Senate Rejects GOP Consumer Protection Plan
RENEE MONTAGNE, Host:
NPR's Audie Cornish reports.
AUDIE CORNISH: The loudest arguments over the proposed consumer agency often center on what kind of business it would cover. Republican Minority Leader Senator Mitch McConnell...
MITCH MCCONNELL: From florists to orthodontists to builders to car dealers - all concerned about the potential impact this new agency would have.
CHRIS DODD: The idea, to use his language, that we're covering florists and accountants and lawyers and dentists - nothing could be further from the truth.
CORNISH: That's head of the Banking Committee, Democrat Chris Dodd. Dodd says only companies with significant financial business would be covered. But critics take issue with that definition.
DODD: That's not a bad point. I understand that. But don't tell me it covers a florist. Under any, any definition of the word, significantly involved in financial services and products, excludes retailers and merchants across the country.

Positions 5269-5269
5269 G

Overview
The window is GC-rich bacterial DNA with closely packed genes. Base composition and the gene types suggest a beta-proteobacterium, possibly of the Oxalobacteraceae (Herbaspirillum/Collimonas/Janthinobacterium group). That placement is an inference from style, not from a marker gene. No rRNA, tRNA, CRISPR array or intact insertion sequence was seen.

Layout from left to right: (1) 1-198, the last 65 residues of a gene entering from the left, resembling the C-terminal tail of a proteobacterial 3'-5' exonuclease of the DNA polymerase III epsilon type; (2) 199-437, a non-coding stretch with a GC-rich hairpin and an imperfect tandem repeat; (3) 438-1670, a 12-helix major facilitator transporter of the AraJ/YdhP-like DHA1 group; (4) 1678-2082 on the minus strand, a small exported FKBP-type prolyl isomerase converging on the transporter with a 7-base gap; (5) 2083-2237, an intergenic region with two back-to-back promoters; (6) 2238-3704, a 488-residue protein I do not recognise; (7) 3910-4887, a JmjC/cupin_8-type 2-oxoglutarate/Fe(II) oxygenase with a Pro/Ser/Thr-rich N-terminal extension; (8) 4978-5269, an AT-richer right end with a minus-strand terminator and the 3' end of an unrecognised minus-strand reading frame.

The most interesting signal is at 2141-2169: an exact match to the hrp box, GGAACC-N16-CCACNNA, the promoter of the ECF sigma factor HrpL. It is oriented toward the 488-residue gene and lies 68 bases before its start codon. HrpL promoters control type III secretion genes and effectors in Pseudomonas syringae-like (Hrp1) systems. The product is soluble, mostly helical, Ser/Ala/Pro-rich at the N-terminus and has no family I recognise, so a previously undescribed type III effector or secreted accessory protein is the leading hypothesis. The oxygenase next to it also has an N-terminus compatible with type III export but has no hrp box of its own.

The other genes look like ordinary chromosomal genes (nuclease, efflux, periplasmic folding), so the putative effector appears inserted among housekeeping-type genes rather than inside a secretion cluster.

CORNISH: But the real debate will be over the consumer division's power, says Michael Calhoun of the Center for Responsible Lending.
MICHAEL CALHOUN: They're trying to attack the Consumer Protection Agency by giving existing bank regulators veto power over it, by limiting its enforcement authority, by limiting its rule-making authority.
CORNISH: For instance, the Republican alternative plan would've placed the agency in the FDIC and let the banking regulators sign off on consumer rules. The amendment failed, but Republican Richard Shelby was forecasting the GOPs next move way before the vote.
RICHARD SHELBY: If our proposal's not around, we're going to be trying to surgically strike a lot of stuff - obnoxious stuff - out of this bill.
CORNISH: And it's not just Republicans who have raised concerns about it. Here's Delaware Democrat Tom Carper.
TOM CARPER: The problem I have with having 50 attorney generals step in and try to enforce the rules and regulations from this new bureau and in 50 different states, each with their our perspective, I think it invites, almost a patchwork quilt.
CORNISH: Audie Cornish, NPR News the Capitol.
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